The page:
For days now almost everyone has been talking about last week’s killing of a young British army guy at Woolwich, south east London. Most were shocked and appalled at the same time. Discussions about the whys and whatnots have been the theme. Views range from blaming policies of the big nations vis-à-vis Israel and the Palestinians to the presence of soldiers in Afghanistan to religious extremism, ad infinitum…
And speaking of the elephant in the room, i.e. religious extremism…
Murdering in the name of sacred scriptures is always instigated by clever clerics and fanatics, the so-called “spiritual leaders”.
Whenever a terrifying terrorist attack occurs, suspicion and a mood of distrust and fear of immigrants are heightened.
I had this feeling when I ventured into the Woolwich area a day after two young men of Nigerian origin murdered Drummer Lee Rigby, a 25-year-old father who had served in Afghanistan. While in the train I felt white people watching me more closely and cautiously than normal. This sense of heightened distrust was high after 2001 and 2005 following the New York and London bombings, respectively. These days you detect it when boarding planes across the world. Being in London where many races live side by side it is, however, not common to feel uneasy. This amazing city has more tolerance than most. But let us talk of something else.
First the important thing: the psyche.
The image of Michael Adebolajo, his bloody hands holding two equally bloodied knives and talking fanatically to the camera, was a front-page item in majority newspapers. Another image of a white mother (applauded as a heroine) facing Adebolajo’s blade-wielding associate has turned iconic. The woman and two other white mothers fearlessly confronting Adebolajo were dubbed: “Angels of Woolwich.”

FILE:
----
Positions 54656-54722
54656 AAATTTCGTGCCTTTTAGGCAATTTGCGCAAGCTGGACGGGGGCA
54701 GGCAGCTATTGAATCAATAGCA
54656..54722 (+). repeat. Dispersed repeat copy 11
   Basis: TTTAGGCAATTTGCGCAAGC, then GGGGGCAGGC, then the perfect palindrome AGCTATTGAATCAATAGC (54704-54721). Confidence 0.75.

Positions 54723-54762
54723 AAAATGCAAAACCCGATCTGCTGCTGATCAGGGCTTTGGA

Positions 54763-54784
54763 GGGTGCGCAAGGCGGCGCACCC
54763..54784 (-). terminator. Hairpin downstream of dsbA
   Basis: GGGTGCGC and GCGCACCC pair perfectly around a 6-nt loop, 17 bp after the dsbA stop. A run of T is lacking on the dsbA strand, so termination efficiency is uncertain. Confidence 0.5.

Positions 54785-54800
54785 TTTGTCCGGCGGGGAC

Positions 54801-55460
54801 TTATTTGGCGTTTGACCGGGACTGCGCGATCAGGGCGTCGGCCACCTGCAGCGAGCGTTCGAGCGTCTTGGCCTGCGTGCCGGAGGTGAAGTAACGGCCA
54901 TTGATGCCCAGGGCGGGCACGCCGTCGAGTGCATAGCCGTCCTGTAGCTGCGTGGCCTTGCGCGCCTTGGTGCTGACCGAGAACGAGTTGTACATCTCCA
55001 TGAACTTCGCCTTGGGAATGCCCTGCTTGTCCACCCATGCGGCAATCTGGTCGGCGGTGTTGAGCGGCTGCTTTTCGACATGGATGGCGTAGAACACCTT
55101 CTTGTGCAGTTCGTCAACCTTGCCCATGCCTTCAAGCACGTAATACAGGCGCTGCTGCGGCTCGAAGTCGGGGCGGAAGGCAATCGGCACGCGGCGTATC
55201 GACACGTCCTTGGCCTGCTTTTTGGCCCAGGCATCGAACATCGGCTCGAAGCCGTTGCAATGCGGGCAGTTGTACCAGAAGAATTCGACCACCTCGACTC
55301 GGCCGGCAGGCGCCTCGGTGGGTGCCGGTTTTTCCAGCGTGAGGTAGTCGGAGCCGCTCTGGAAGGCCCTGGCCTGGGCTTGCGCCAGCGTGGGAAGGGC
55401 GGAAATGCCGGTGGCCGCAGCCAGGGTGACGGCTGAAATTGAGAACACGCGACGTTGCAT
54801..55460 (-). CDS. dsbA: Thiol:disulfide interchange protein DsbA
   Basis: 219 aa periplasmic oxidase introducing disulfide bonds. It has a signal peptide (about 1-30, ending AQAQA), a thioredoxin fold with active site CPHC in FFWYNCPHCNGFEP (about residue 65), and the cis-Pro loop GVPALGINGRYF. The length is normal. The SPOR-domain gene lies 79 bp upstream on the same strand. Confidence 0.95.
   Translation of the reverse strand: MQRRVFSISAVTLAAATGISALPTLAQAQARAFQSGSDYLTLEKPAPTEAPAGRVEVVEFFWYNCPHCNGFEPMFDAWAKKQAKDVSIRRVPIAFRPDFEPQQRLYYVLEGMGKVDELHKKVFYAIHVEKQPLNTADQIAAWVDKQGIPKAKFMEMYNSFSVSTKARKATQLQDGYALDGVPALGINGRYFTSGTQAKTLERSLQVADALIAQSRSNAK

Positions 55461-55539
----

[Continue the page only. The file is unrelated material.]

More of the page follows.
By calling the women, “angels”, it has a significant subliminal message.
These images of young black males having killed in broad daylight and justifying their actions because they were aware of ordinary citizens filming have a negative impact on the psyche of black people. For obvious reasons I have mentioned earlier, suspicion of non-whites is boosted and enhanced; secondly, stereotypes of what young blacks are about these days continue to flourish like locusts in a Madagascar field.
Think of aggressive rap and gangster lyrics by some hip hop artists, think of black males continuously portrayed as irresponsible fathers; think of the growing line of Africa’s terror groups, Boko Haram, Al Shabaab, Ansar Din…think. Think! But do you need to think that hard?
“Now we are being grouped alongside Arabs. This misuse of Islam is condemning us to the same fate,” is one comment I heard.
“Economics are bad. No job no money, and then these guys come with this?” Another comment.
Link those few opinions to recent racist attacks on immigrants in Greece and Sweden; to the capture of foreign whites in certain parts of Africa.
The picture that is emerging is the same historical line. Blacks are trouble, blacks are doom.
One Caribbean musician said of the Woolwich killers:
“If you listen to these young guys, Mmmh… they are a lost case. They are talking a language that is not from the Caribbean or Africa. They have no roots. They were born in the UK; they have not been raised to embrace their culture. They worship stupid beliefs that say go and kill someone and then justify it. That is not someone who comes from a sane, sensible culture. These are uprooted individuals. And most of kids born out of Africa are like that these days. They are lacking direction.”
Lacking direction because of what?
Many years ago, the late Nigerian musician Fela Kuti said in an interview on a European TV, which can be seen on YouTube:
“In Africa we have our own modes of worship. When the African does not want to understand the reason why he was born, then he becomes a failure. So all the African leaders look up to Europe for progress. You see, Africa has not been able to contribute its knowledge to the world. But we have knowledge in Africa!”